Russia's move into the Caucasian Republic of Georgia demonstrates that a new challenge has started shaping up to American interests around the world.
Russia has restarted its traditional drive to the south, a historical expansion dating back to the 1400s. That country sees the belt of smaller nations to its south as its own national playground, a historical reality that should make Iran, Pakistan, and other nations very nervous. Certainly at one time nations did claim "spheres of influence" and asserted the right to total predominance in those regions and the US was no different. However it is 2008, not 1908. Times have changed.
Some commentators linked the drive against Georgia to the war in Chechnya that Putin prosecuted to success in the beginning of his presidency. The two situations could not be more different. Chechnya is a part of Russian territory inhabited by a separatist ethnic group. The Chechen War was fought to maintain the integrity of Russian territory and to prevent like minded Muslim minorities in Russia from also fighting to leave. Georgia is a sovereign nation invaded by Russia.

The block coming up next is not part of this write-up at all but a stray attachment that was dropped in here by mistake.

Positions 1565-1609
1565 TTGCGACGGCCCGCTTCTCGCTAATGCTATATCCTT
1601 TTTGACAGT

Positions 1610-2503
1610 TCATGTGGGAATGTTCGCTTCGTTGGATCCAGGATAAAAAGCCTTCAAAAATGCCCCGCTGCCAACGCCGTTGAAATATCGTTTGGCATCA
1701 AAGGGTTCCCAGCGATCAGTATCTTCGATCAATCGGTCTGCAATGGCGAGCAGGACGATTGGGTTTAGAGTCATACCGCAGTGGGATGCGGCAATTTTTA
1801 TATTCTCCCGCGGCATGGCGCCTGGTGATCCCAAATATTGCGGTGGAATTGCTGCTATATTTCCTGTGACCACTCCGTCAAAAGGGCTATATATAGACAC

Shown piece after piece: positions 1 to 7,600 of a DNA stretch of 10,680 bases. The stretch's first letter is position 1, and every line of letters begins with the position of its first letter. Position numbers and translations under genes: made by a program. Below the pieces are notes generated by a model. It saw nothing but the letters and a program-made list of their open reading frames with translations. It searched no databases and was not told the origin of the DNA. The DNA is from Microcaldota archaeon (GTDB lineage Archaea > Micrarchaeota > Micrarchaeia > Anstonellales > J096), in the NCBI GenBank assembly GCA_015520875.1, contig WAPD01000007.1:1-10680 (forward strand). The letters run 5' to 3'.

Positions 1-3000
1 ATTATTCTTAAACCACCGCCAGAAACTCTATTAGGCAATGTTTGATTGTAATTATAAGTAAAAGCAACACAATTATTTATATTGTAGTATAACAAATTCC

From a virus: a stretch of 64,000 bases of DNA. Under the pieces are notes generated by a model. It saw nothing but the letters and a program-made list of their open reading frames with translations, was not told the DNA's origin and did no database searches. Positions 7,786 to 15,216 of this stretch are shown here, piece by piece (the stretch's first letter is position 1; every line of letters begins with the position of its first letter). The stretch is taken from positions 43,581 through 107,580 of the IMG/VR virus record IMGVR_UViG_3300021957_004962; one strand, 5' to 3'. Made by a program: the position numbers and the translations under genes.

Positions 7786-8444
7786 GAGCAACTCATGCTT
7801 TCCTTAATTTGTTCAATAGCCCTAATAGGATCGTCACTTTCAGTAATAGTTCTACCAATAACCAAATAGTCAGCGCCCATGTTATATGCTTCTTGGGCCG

Russia through this invasion intends to reassert itself as a Great Power who can project its strength at times of its choosing. The drive by the US to incorporate Georgia into the NATO alliance certainly played a role in Russia's decision to flex its muscles at this point. Now that Russia has been well-fed by oil revenues and is led by a prime minister who desires to bring back Russia's imperial glory, the United States must have experienced leadership to deal with this new challenge.
Now is no time for a neophyte president from a party that sees foreign affairs as issues that distract from social engineering and tax hikes. Russia has issued the world a challenge. Nothing would make them happier than to see a newbie elected to the American presidency.